World in brief: Cuba, Mexico restore relations
Cuba and Mexico declared their once-chilly relations fully restored on Thursday, and Cuba’s foreign minister said he will soon deliver a formal invitation for Mexico’s president to visit the island.
“Relations between Mexico and Cuba are fully normalized,” Cuban Foreign Minster Perez Roque said after meeting with his Mexican counterpart, Patricia Espinosa.
Mexican President Felipe Calderon has said he wants warmer ties with Cuba – which historically have been good but soured under his predecessor, Vicente Fox, who feuded publicly with Fidel Castro.
Perez Roque said he will visit Mexico in September with an invitation for Calderon from new Cuban President Raul Castro.
Lawmakers extend Afghan mission
Parliament voted Thursday to extend Canada’s mission in Afghanistan to 2011, provided NATO supplies more troops and equipment to back up its forces in the volatile south.
Prime Minister Stephen Harper’s government has been under growing pressure to withdraw Canada’s 2,500 troops as the death toll has mounted, now at 80 Canadian soldiers and a diplomat. The mission was set to expire in February 2009.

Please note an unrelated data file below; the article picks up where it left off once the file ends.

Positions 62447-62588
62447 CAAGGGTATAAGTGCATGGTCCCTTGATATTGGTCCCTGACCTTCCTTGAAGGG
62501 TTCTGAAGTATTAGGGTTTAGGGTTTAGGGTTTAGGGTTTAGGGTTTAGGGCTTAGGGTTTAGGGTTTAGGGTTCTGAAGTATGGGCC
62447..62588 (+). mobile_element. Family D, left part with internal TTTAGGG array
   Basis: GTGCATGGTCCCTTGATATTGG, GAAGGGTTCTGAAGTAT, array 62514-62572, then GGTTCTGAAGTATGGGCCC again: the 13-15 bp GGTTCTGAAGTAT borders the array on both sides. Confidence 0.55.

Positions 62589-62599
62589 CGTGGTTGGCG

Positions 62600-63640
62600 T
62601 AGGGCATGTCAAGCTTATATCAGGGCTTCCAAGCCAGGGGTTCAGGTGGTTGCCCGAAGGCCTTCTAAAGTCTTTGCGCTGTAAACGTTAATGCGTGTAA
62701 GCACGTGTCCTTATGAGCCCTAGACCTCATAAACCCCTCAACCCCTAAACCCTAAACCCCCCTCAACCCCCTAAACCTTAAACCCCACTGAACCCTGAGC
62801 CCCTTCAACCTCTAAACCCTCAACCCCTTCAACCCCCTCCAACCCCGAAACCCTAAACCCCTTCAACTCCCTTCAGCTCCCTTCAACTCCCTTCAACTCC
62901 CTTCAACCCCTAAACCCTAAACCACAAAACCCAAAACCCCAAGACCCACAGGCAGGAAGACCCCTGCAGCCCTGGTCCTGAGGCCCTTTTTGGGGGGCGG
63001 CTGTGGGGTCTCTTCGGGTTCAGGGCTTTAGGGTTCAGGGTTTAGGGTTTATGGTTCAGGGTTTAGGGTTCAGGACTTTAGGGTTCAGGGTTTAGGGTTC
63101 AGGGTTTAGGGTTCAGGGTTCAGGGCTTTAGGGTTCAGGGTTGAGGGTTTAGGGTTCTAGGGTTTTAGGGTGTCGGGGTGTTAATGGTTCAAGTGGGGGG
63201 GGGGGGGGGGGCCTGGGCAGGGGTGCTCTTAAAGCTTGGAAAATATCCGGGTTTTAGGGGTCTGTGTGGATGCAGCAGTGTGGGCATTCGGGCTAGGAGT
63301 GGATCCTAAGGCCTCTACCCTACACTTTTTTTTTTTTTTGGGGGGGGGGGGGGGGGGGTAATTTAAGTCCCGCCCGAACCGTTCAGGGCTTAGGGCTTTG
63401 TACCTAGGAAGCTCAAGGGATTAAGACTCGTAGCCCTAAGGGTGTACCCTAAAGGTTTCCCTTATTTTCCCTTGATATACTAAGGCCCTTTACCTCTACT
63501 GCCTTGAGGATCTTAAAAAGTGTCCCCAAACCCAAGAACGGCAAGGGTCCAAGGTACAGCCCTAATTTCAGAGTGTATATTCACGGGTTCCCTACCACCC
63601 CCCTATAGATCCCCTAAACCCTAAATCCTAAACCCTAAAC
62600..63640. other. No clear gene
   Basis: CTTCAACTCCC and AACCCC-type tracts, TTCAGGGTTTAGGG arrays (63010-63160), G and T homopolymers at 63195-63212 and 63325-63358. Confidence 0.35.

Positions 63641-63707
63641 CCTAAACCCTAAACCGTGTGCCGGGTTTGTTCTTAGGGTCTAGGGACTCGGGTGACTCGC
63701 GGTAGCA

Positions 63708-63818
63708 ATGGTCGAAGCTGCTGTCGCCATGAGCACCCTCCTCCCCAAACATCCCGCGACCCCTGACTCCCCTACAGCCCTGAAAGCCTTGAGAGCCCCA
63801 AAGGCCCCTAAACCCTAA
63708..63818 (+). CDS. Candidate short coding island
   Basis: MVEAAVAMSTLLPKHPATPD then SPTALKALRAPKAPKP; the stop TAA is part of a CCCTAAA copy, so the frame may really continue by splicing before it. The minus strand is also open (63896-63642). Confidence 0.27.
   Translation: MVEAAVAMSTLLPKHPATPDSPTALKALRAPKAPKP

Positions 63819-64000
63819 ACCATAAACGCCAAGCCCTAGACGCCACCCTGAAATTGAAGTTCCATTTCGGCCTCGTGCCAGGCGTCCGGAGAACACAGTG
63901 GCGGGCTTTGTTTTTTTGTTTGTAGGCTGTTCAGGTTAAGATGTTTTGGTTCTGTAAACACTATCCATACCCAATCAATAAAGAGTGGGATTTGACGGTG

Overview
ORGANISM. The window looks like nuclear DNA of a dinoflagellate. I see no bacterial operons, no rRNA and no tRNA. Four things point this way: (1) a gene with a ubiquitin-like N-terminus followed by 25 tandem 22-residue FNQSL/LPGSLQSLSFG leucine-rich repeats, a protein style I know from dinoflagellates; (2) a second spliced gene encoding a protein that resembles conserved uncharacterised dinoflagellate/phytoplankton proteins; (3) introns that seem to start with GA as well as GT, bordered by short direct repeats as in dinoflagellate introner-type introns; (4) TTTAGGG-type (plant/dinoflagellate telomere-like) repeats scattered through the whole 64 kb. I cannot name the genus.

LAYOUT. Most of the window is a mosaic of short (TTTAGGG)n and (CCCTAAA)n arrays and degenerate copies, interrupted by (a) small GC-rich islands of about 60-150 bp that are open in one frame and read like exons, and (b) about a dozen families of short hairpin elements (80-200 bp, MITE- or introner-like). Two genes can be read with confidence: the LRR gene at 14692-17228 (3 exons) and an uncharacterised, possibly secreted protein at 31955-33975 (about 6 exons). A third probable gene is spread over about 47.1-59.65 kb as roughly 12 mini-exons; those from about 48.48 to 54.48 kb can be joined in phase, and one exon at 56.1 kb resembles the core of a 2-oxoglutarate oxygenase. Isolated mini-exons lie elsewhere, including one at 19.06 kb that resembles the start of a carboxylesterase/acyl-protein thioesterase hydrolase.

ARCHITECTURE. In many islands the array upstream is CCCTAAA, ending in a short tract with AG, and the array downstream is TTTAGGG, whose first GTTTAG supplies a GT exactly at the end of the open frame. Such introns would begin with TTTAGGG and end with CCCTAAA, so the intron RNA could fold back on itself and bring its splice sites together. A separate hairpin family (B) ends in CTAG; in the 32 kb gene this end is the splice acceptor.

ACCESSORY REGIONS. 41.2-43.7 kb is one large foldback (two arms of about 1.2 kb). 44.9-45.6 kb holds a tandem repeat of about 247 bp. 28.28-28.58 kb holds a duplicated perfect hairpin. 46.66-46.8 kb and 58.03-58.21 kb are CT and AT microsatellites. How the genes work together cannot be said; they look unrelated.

But the minority Conservative government and opposition Liberals agreed last month to vote together on the motion, which passed 198-77. Liberals backed the extension after Harper promised the mission would increase its focus on training and reconstruction.
The extension of the mission is conditional on NATO providing 1,000 troops, helicopters and unmanned surveillance aircraft to back up forces in southern Kandahar province, a former Taliban stronghold.
Officials say kids were cocaine mules
A Mexican woman was charged Thursday with trying to smuggle more than 30 pounds of cocaine into Britain by strapping bags of the drug to the legs of two children.
Elisa Vazquez Sanchez, 40, was detained Tuesday at London’s Heathrow airport after customs officers found cocaine strapped to the legs of the children, ages 11 and 13, after the three arrived on a flight from Mexico.
Authorities said the 33 pounds of the cocaine had an estimated street value of $1.36 million.
“We never cease to be amazed at the lengths to which some people will go to hide drugs from us when they pass through our controls,” said Bob Gaiger, Revenue & Customs spokesman at Heathrow.